• The $2.2 million raised by the Gillespie Campaign in part of the first quarter is more than any other non-incumbent Republican Senate campaign
  • 15 Gillespie donors had previously given to Mark Warner
Today's numbers prove that not only is Gillespie capable of raising impressive amounts of money but he is also able to chip away at Warner's polling numbers, holding him beneath 50 percent in the last two polls. Gillespie's high name recognition in political circles is playing out in his quest for the Republican nomination and confirms he is the only one in the field of four candidates who can make a serious run against Warner.

Gillespie's campaign manager Chris Levitt commented about the fundraising total:
“In less than a full quarter, the Gillespie campaign raised more money than any other Republican Senate challenger in the country. Virginia voters know that they have an opportunity not only to replace a Senator who’s voted 97 percent of the time with President Obama, but to replace Harry Reid as Senate Majority Leader. Our first quarter report shows strong support from across the Commonwealth and reflects enthusiasm for Ed Gillespie’s plans to put Virginians first and unleash job creation.

“In addition to having the funds to take our message to all Virginians, the Gillespie campaign has absorbed an overwhelming amount of support from grassroots activists, college students, and even independents who supported Mark Warner in 2008. Ed has been publicly endorsed by 49 of the 83 voting members of the RPV State Central Committee members and 51 unit chairs from around the Commonwealth. With unemployment among 20-24 year-olds continuing to be in the double digits, we have seen young people and college students flock to Ed’s message of growth and opportunity. Over the last five years, Virginians have seen a stagnant economy with work hours cut, too few jobs, higher energy prices, skyrocketing health care premiums and policy after policy from Mark Warner and President Obama that makes the problem worse. They know that Ed will be effective on day one to take us in a better direction.”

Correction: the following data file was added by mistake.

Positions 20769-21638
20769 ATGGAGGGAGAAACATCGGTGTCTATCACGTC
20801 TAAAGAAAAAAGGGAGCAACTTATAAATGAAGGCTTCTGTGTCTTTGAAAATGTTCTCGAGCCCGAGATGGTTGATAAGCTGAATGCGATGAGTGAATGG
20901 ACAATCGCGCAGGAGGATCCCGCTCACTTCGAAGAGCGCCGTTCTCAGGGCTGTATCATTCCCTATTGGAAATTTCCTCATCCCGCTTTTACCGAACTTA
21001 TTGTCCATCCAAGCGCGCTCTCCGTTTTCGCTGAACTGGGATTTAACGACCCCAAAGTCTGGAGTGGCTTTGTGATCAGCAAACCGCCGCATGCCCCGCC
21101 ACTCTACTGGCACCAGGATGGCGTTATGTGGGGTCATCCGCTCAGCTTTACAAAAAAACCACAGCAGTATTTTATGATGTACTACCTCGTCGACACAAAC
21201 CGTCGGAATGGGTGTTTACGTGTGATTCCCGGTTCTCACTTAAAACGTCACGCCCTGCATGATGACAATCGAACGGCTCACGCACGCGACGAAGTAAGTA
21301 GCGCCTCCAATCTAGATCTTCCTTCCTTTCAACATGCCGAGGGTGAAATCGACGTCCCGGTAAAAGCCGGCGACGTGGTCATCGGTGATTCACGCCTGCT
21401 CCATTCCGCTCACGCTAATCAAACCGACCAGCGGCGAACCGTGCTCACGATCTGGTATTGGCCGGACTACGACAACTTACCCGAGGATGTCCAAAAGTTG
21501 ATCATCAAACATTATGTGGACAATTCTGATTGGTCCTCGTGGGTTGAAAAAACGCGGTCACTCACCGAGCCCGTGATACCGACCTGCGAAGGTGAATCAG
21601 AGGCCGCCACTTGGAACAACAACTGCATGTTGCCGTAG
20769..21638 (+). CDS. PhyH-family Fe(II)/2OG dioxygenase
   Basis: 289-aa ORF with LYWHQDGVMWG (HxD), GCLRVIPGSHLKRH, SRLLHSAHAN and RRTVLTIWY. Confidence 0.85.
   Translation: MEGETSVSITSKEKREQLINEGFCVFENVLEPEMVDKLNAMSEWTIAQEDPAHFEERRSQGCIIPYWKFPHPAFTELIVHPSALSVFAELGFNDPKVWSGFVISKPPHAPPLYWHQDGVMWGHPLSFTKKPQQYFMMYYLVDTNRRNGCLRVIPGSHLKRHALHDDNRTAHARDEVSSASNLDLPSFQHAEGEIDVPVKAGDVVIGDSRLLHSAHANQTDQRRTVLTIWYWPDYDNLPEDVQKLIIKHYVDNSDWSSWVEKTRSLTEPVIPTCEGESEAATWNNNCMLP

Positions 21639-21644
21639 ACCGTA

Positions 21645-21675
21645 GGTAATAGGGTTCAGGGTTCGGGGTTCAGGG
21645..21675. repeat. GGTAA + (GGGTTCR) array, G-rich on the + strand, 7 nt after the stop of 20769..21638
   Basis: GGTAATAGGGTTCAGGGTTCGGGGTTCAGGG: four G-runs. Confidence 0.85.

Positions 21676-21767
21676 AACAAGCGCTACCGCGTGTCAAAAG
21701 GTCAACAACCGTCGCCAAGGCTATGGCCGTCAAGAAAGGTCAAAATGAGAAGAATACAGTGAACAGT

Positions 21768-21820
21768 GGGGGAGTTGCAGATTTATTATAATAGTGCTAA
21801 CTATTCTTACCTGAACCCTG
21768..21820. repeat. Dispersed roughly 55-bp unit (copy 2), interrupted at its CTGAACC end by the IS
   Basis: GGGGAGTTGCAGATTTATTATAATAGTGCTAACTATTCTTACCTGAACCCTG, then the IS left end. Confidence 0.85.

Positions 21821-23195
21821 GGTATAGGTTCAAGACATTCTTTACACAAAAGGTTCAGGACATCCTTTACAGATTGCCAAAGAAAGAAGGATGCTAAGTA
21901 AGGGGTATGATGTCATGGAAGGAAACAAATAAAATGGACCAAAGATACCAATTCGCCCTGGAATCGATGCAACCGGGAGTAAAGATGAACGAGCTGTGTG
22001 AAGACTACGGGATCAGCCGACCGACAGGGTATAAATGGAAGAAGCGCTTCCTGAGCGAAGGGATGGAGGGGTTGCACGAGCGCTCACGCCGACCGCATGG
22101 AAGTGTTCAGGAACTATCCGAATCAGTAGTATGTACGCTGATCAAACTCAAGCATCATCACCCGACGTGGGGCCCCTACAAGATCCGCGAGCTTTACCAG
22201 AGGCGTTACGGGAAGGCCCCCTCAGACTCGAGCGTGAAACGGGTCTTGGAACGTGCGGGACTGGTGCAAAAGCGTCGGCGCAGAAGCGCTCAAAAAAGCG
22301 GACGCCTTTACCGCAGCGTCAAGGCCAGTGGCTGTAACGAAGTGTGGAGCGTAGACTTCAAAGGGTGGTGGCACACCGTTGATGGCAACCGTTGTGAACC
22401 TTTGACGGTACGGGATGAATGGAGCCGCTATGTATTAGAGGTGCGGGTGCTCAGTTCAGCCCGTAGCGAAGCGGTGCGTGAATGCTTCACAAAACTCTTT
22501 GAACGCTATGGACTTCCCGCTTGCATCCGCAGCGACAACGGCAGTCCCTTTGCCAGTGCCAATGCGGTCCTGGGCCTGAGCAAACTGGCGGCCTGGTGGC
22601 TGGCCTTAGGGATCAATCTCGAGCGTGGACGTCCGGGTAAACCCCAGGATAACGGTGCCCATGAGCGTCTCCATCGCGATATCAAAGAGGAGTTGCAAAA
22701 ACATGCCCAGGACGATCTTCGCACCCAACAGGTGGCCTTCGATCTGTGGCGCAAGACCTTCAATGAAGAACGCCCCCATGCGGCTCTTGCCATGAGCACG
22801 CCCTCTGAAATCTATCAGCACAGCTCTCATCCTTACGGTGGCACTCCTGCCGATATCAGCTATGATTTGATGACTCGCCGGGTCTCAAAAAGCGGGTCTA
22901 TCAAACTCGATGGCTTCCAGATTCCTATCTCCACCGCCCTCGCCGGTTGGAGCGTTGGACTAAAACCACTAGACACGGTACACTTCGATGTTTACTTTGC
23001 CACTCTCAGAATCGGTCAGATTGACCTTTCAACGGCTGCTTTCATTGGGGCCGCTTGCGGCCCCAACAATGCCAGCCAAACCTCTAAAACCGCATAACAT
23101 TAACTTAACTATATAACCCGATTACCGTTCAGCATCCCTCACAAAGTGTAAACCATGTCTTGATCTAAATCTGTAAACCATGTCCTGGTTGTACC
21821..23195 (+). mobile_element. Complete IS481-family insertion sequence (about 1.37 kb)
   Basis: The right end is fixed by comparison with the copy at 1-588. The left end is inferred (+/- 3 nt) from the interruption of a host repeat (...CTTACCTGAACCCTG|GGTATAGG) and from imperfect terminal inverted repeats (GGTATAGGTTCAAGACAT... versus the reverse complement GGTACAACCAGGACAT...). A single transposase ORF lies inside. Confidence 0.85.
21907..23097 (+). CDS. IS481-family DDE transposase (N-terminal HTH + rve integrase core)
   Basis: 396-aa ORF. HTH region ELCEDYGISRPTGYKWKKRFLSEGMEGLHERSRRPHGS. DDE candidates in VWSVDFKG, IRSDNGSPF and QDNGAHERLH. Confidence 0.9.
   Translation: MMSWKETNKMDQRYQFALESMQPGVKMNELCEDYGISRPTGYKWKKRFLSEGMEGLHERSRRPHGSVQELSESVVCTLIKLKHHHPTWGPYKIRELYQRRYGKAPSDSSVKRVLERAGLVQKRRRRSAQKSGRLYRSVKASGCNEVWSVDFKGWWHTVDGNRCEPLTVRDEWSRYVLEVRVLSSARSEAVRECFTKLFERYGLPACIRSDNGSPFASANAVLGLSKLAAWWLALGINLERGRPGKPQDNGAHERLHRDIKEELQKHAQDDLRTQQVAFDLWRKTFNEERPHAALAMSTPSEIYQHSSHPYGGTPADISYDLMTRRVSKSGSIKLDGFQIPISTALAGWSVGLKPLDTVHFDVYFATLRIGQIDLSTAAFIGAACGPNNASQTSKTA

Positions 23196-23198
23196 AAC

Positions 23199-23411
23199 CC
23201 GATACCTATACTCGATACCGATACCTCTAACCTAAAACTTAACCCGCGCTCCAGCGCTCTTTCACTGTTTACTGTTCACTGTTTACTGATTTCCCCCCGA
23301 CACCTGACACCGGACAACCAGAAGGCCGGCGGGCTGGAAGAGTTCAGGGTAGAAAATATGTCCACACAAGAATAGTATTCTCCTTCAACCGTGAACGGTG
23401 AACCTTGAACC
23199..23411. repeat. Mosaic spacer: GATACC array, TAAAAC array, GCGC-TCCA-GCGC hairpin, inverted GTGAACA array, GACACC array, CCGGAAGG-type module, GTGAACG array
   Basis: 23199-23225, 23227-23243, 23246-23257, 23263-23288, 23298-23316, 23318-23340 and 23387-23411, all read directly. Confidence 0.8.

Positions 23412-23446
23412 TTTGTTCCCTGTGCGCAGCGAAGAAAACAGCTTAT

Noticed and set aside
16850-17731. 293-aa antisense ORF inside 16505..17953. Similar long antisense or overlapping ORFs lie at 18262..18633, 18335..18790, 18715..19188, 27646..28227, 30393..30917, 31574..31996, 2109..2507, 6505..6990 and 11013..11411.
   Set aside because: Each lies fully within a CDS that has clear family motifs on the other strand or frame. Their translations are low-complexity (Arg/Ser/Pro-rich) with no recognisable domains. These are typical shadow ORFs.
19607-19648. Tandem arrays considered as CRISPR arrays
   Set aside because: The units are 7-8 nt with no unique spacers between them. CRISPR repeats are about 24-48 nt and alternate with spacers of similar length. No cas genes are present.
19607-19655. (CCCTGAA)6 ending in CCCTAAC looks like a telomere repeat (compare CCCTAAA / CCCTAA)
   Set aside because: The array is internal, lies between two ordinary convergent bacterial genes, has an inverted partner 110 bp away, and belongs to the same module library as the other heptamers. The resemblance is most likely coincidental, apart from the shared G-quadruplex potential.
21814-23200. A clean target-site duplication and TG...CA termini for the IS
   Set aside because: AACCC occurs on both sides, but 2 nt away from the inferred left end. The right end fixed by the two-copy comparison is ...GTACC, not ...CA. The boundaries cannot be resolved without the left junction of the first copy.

The Republican state convention to determine the U.S. Senate candidate will be held in Roanoke on Saturday, June 7.

Medicaid expansion ... looking for solutions instead of just saying no

It's an interesting stand-off in Augusta County with the discussion (or lack of for some) about Medicaid expansion and what to do about those who fall through the cracks of coverage. If I listen to those to the political right of me, the solution is that we should do nothing, shut down, just say no.

Quite frankly, I'm tired of being painted as the party of no. While I don't agree with Obamacare and I don't subscribe to the political decisions of the current president, it is what it is. After listening to the rants and vitriol for eight years against Republican President George W. Bush, I'm now hearing the same from the right side of the aisle against President Barack Obama and all Democrats.